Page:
Operating a scorched-earth policy as it went, Burcorps, now under command of Lieutenant General William Slim, fell back up the Irrawaddy river, accompanied by tens of thousands of wretched Indian refugees, harassed and murdered by the Burmese population as they struggled to gain Indian soil. In May 1942 the retreat finally ended, and the shattered remnants of Burcorps began to prepare for return to Burma.

 

Stalemate

There followed many months of stalemate, as both sides tried to probe each other's strengths and weaknesses. Wavell, anxious to re-assert British military influence and raise depressed morale, ordered an advance into the Arakan, the coastal region of Burma, at the end of 1942. It stalled and was bloodily repulsed - and morale sank even further.

'Although now outnumbered, the Japanese fought with ferocious courage ...'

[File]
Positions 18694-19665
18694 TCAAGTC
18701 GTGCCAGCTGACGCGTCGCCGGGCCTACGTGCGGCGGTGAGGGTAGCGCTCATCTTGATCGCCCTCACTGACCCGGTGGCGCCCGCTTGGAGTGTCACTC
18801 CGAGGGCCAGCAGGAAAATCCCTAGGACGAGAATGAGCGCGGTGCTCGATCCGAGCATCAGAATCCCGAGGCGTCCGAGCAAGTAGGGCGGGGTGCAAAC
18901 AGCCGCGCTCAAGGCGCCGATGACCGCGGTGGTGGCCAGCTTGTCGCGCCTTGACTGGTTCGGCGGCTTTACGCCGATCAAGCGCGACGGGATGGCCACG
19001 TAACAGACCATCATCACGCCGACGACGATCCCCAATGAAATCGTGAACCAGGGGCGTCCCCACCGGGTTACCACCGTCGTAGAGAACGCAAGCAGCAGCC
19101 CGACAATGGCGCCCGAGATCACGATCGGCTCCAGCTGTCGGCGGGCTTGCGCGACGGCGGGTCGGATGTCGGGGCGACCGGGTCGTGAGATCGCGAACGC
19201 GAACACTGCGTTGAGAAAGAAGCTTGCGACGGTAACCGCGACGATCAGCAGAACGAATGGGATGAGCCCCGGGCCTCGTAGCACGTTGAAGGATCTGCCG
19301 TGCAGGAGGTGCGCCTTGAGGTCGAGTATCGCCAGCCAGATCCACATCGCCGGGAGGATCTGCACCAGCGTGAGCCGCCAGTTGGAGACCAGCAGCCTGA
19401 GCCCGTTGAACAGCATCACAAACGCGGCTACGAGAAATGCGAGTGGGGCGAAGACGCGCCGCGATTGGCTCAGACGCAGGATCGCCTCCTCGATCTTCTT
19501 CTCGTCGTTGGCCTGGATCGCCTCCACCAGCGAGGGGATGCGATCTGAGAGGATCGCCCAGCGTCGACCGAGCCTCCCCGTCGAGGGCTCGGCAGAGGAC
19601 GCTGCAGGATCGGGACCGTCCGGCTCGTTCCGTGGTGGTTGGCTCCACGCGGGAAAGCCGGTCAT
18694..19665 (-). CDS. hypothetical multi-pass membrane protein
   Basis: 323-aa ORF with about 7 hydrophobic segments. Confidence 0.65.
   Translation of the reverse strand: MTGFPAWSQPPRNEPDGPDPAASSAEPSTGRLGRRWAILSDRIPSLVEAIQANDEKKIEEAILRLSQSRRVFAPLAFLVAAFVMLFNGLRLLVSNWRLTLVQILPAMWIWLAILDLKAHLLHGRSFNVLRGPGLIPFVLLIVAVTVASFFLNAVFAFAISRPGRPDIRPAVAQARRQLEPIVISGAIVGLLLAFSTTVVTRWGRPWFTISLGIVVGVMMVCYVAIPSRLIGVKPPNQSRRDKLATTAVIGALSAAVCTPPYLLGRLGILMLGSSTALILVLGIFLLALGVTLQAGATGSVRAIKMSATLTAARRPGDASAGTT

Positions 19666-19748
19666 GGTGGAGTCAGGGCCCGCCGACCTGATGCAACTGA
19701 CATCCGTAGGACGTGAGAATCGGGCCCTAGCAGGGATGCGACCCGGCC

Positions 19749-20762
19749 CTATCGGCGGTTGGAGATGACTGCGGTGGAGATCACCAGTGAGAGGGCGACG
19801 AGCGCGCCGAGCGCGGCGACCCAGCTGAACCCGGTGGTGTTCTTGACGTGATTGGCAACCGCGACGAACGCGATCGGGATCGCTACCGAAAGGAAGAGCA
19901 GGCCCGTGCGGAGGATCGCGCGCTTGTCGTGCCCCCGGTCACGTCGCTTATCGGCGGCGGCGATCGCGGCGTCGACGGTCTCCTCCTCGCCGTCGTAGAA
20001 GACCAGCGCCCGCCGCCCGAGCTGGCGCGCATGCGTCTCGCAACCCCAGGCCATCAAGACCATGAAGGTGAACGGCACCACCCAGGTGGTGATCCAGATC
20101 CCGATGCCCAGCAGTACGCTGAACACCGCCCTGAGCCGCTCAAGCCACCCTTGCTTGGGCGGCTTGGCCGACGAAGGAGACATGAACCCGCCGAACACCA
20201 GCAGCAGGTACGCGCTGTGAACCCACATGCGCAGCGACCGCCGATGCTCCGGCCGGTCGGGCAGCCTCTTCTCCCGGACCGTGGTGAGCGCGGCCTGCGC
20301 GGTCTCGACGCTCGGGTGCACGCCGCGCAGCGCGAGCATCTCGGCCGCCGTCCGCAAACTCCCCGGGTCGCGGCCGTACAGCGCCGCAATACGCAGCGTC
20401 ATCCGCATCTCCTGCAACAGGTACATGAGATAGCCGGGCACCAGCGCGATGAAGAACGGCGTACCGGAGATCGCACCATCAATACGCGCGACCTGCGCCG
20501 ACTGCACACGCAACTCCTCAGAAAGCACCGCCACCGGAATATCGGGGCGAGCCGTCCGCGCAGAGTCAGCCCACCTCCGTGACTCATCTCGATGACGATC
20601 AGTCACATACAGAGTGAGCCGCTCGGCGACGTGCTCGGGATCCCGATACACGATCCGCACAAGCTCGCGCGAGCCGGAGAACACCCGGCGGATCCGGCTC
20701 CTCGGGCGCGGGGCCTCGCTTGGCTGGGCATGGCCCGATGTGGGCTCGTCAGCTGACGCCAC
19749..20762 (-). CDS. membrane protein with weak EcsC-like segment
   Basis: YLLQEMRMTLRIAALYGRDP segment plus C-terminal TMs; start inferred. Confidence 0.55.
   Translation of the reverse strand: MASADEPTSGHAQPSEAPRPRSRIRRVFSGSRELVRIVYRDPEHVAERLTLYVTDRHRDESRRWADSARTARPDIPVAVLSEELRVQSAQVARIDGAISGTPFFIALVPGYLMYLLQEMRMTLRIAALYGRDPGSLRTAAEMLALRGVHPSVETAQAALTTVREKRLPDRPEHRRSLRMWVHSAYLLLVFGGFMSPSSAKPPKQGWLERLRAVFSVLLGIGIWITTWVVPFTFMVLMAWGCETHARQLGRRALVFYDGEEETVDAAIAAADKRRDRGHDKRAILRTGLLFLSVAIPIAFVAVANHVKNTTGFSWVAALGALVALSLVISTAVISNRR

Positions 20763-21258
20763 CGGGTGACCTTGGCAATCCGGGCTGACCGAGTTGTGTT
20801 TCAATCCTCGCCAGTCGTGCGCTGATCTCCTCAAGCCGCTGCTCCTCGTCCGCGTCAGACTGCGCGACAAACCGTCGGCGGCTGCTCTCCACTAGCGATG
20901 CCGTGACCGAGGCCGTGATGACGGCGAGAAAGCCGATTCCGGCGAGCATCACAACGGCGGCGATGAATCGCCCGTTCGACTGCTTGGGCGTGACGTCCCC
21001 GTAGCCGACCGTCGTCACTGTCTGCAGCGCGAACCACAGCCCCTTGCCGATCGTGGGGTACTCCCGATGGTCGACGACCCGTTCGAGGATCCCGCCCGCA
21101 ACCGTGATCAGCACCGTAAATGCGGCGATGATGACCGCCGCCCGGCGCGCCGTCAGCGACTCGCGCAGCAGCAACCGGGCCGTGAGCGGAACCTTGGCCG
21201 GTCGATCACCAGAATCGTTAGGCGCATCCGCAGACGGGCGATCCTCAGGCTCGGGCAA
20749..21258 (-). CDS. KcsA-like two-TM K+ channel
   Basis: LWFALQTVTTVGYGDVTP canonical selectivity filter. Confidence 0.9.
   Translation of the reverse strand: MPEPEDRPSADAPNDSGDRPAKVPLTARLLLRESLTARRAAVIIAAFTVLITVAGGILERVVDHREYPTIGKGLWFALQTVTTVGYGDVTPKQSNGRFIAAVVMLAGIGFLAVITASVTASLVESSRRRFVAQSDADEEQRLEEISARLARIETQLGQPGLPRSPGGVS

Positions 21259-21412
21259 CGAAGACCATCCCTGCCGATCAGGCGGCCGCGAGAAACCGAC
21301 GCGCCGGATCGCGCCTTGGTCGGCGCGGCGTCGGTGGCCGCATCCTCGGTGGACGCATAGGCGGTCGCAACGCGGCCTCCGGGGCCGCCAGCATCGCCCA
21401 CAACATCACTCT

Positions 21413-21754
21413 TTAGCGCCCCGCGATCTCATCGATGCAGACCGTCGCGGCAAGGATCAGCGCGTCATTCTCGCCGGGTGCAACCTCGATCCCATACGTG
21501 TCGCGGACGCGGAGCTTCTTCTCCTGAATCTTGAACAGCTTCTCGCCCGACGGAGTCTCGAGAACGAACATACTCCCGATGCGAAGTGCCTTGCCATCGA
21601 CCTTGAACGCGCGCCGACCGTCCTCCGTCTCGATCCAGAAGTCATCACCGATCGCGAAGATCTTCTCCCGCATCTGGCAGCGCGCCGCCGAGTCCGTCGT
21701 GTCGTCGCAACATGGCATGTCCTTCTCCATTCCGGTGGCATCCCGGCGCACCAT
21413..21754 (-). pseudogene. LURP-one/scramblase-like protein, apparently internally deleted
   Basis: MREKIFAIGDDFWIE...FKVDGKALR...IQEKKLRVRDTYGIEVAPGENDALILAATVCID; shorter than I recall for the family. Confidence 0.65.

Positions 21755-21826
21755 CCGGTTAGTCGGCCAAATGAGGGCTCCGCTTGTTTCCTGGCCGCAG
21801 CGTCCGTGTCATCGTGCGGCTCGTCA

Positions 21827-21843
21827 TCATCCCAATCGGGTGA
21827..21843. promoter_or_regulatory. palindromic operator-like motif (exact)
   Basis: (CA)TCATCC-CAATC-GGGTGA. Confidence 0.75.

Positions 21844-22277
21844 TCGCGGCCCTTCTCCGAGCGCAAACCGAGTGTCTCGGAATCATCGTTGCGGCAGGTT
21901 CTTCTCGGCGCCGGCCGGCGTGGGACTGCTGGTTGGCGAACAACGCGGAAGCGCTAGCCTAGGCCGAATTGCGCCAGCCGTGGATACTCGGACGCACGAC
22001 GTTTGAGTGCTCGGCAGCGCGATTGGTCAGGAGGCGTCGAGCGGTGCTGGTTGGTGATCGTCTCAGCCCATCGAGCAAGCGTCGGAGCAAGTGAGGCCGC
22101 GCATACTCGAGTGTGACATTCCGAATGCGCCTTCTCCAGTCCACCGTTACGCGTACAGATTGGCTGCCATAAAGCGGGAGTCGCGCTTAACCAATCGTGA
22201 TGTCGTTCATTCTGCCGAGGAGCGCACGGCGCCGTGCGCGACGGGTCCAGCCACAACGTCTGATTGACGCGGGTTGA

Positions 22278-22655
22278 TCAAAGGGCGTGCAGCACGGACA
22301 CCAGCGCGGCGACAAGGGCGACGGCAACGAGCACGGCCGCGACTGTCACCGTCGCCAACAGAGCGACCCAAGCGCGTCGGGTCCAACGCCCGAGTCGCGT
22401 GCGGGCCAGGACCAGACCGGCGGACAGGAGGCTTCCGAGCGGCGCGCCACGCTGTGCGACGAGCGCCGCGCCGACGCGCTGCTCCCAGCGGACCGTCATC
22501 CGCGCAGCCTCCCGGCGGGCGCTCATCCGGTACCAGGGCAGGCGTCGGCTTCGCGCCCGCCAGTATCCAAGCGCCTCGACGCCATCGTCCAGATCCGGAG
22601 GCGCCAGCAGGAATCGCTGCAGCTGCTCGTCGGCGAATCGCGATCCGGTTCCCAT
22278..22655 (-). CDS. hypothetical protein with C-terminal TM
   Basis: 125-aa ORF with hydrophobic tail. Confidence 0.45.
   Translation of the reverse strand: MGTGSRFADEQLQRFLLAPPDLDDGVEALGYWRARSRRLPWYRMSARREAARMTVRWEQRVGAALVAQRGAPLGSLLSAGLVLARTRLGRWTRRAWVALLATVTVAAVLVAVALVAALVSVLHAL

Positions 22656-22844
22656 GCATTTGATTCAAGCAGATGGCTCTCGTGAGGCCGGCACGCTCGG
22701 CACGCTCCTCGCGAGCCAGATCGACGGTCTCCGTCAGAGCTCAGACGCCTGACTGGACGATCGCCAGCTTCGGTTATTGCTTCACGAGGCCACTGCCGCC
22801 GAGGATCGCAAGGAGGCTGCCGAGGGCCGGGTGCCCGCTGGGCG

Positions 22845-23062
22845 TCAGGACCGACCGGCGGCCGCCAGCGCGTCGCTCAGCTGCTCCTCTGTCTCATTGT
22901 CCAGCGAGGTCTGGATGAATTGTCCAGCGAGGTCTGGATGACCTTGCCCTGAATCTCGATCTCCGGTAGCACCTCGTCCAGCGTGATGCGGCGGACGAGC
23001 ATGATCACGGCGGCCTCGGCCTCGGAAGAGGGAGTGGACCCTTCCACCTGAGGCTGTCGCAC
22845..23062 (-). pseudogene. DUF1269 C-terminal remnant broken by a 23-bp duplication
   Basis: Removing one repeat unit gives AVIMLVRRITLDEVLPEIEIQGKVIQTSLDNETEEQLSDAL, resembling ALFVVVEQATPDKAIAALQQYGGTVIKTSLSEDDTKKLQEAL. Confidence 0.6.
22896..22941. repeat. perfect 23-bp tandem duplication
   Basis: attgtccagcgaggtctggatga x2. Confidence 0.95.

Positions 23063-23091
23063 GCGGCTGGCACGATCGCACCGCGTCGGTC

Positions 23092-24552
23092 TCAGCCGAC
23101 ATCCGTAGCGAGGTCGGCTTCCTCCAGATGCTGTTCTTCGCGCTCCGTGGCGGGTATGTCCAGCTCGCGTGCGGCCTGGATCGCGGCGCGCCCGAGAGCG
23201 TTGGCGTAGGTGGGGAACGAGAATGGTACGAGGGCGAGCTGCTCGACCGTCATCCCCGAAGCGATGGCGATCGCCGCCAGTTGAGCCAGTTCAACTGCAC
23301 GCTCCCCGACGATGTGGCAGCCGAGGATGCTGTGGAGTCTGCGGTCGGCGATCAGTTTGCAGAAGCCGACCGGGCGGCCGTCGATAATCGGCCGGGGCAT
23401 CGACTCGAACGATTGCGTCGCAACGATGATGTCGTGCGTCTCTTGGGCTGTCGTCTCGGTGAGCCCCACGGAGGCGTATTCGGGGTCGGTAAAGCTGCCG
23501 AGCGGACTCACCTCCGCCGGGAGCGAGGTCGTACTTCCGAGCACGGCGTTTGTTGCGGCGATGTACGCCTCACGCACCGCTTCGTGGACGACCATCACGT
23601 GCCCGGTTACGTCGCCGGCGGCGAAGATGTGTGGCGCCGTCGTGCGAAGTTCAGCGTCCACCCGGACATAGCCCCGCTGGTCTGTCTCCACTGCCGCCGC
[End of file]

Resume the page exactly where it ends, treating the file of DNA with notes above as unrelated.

Things were only lightened by the propaganda value of Brigadier Orde Wingate's first Chindit expedition. In this the Allies enjoyed some success in using guerrilla tactics against the Japanese, despite incurring heavy losses, thus proving that British troops could take on the Japanese in the jungle.

In 1943 the Allied High Command was overhauled, and Wavell was replaced by the charismatic Lord Louis Mountbatten. His influence obtained much needed air support for what now became the 14th Army, particularly in the field of transport aircraft, and re-supply by air became the norm for the forward troops.